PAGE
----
Sure, Sophie and Josh may be a bit out of their league when it comes to, well, knowing what in the world is going on in The Alchemyst. But what's so great about this book is that they're actually the ones with all the power. Their untapped abilities and awesome attitudes mean that they're going to play a big role in events to come. After all, according to Flamel, the twins are the young upstarts who'll push the Elders off their thrones. Sure, they've got some teen angst to deal with first, but we think the youth will reign supreme before the day is done.
Questions About Youth
- What do you think is the effect of age on the family relationships in The Alchemyst? What do you make of the relationship between the older First Generation, like Hekate and Bastet, and the Next Generation, like Scatty and the Morrigan? Do their powers and personalities seem different, somehow?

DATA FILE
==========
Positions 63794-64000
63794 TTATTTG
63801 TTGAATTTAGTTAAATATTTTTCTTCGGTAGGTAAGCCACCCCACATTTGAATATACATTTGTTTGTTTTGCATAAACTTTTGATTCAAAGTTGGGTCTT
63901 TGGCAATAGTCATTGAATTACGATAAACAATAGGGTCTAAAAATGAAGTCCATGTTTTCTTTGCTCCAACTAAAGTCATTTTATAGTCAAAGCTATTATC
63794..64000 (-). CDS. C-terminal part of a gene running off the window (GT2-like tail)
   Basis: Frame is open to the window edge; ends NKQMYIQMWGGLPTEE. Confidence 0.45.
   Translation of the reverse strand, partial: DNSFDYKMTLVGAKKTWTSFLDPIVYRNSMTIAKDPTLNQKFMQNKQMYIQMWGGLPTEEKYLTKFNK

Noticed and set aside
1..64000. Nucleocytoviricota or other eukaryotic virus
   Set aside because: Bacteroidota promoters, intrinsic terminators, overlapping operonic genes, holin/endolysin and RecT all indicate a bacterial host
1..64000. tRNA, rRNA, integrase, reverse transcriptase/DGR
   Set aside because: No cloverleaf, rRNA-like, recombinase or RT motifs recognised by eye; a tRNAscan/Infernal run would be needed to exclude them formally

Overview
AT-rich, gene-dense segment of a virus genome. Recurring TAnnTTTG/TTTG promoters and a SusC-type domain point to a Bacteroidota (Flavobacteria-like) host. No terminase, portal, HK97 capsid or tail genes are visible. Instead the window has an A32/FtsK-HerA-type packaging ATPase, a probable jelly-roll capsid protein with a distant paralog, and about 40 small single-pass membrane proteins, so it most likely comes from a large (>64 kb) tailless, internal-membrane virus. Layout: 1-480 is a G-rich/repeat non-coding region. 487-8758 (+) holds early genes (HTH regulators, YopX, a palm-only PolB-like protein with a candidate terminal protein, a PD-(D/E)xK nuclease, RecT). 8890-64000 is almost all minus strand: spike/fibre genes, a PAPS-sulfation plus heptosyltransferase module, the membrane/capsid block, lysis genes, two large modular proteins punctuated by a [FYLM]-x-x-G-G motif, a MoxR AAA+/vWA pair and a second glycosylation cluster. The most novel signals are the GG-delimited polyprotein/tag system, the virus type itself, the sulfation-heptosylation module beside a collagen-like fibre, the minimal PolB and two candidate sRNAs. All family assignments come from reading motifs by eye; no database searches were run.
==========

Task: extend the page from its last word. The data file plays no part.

- Does it make sense that Sophie treats Josh like her baby brother, even though she's a grand total of twenty-eight seconds older? Why do you think this power dynamic emerged, when they're really the exact same age?
- As youngsters, Sophie and Josh don't have a ton of adults to trust. Their parents are gone, and Flamel has, frankly, put their lives in danger. What's up with that? How does their lack of parental support and advice affect Sophie and Josh throughout the novel?
Chew on This
The oldest characters (the Elder Race, the immortal Nicholas Flamel, and Dr. John Dee) are the most powerful in The Alchemyst because power is all about wisdom, and wisdom comes with age.
The youngest characters (The Next Generation, Sophie, and Josh) are the most powerful in The Alchemyst because power is about destiny—not age.